计算机视觉代写｜COMP9517 Computer Vision
Computer vision is the interdisciplinary scientific field that develops theories and methods allowing computers to extract high-level information from digital images or videos. From an engineering perspective it seeks to automate perceptual tasks normally performed by the human visual system. Generally, vision is difficult because it is an inverse problem, where only insufficient information is available about the objects of interest in the image data. Physics-based mathematical and statistical models as well as machine-learning methods are used to assist in the task. Current real-world applications are wide-ranging, and include optical character recognition, machine inspection, object recognition in retail, 3D model building in photogrammetry, medical imaging, automotive safety, motion capture,surveillance, fingerprint recognition and biometrics, and others. This course provides an introduction to fundamental concepts and an opportunity to develop a real-world application of computer vision.
Before commencing this course you should:
●Be able to program well in Python, or be willing to learn it independently.
●Be familiar with data structures and algorithms, and basic statistics.
●Be able to learn to use and integrate software packages, including OpenCV, Scikit-Learn, Keras.
●Be familiar with vector calculus and linear algebra, or be willing to learn them independently.
After completing this course you will be able to:
●Explain basic scientific, statistical, and engineering approaches to computer vision.
●Implement and test computer vision algorithms using existing software platforms.
●Build larger computer vision applications by integrating software modules.
Interpret and comment on articles in the computer vision literature.
This course contributes to the development of the following graduate capabilities:
The course timetable is available here and via the main menu.
The course will be run during 2 X 2-hour time slots per week (see Course Timetable above). The first time slot will be a 2-hour lecture and the second time slot will be a 1-hour lecture followed by a 1-hour consultation session. The latter is intended to provide information about the labs (in the first weeks of the course) and the project (in later weeks) and answer questions about these.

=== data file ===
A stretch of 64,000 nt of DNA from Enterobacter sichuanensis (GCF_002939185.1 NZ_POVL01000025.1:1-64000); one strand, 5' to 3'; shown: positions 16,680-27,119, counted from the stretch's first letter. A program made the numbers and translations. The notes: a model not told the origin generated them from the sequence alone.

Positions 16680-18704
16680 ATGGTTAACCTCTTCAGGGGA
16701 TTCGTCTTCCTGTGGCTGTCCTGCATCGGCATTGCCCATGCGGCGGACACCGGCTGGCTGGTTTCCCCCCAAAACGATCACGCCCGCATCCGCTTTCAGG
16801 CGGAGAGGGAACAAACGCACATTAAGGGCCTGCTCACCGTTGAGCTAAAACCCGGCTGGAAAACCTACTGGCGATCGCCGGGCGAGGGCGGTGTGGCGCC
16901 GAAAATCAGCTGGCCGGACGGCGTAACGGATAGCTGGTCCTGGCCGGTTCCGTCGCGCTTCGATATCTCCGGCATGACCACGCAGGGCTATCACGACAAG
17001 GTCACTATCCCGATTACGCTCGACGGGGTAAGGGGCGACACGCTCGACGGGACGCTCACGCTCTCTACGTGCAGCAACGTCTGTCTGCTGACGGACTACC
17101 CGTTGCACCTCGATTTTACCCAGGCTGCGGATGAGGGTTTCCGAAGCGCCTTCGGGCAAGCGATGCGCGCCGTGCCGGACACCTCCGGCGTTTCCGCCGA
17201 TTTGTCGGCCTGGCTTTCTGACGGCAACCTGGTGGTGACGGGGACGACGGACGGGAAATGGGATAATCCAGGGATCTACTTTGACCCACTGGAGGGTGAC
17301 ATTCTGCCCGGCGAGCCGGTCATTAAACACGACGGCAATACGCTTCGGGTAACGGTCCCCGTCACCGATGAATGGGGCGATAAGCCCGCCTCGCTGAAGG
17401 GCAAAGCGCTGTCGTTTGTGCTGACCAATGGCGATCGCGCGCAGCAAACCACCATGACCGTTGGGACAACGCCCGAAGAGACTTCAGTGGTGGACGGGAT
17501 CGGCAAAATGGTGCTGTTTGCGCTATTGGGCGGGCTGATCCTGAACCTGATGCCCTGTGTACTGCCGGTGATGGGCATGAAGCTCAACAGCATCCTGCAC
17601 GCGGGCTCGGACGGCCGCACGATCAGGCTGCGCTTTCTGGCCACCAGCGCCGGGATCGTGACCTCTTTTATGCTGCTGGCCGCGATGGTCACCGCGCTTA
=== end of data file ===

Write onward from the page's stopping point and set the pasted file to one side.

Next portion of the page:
The principal mode of teaching is lecturing. Because of the volume of the material available on the subject, lectures are a better means to present high-level overviews as well as in-depth presentations of selected topics. The lectures are complemented by a programming assignment, lab sessions, and a group project. In summary, the course consists of:
●Lectures: To learn about concepts and example applications.
●Assignment: To learn solving a significant problem early and quickly.
●Lab Sessions: To examine algorithms in more detail and provide an opportunity for evaluation and feedback.
●Group Project: To learn working in a team and building a significant application.
Modes of Delivery
The course will be delivered entirely online using the following media:
●Lectures: BlackBoard Collaborate (see Timetable for details)
●Q/A Forum: Ed (asynchronous throughout the course)
●Lab Consultations: BlackBoard Collaborate (synchronous on Fridays 11:00-12:00, Weeks 2-5, enter via Moodle login)
●Project Consultations: BlackBoard Collaborate (synchronous on Fridays 11:00-12:00, Weeks 6-9, enter via Moodle login)
●Project Demos: BlackBoard Collaborate (synchronous on Wednesday 16:00-18:00 and/or Friday 10:00-12:00, Week 10)
Unless you have received special dispensation from the Lecturer in Charge, work that is submitted after the deadline during the term will incur a penalty of 5% of the maximum assessment mark per day, capped at five days (120 hours) from the assessment deadline,after which submission is closed. For the final exam, university exam rules will apply.
This course will be held entirely online and all course materials will be provided online as well. There is no need to buy a book. In the lectures we will be referring to various resources for further reading, many of which are freely available online:
Richard Szeliski. Computer Vision: Algorithms and Applications. Second Edition, Springer, 2021.
●Dana H. Ballard and Christopher M. Brown. Computer Vision. Prentice Hall, 1982.
●lan Goodfellow, Yoshua Bengio, Aaron Courille. Deep Learning. MIT Press, 2016.
●David A. Forsyth and Jean Ponce. Computer Vision: A Modern Approach. Prentice Hall, 2011.
●Simon J. D. Prince. Computer Vision: Models, Learning and Inference. Cambridge University Press, 2012.
●Other resources of interest (available from the library or perhaps online as well) include:
●Linda G. Shapiro and George C. Stockman. Computer Vision. Prentice Hall, 2001.
●Rafael C. Gonzalez and Richard E. Woods. Digital Image Processing. Addison Wesley, 2008.
Milan Sonka, Vaclav Hlavac, Roger Boyle. Image Processing, Analysis and Machine Vision. Chapman and Hall, 2007.
Richard O. Duda, Peter E. Hart, David G. Stork. Pattern Classification. John Wiley and Sons, 2000.
●Gerard Medioni and Sing Bing Kang. Emerging Topics in Computer Vision. Prentice Hall, 2005.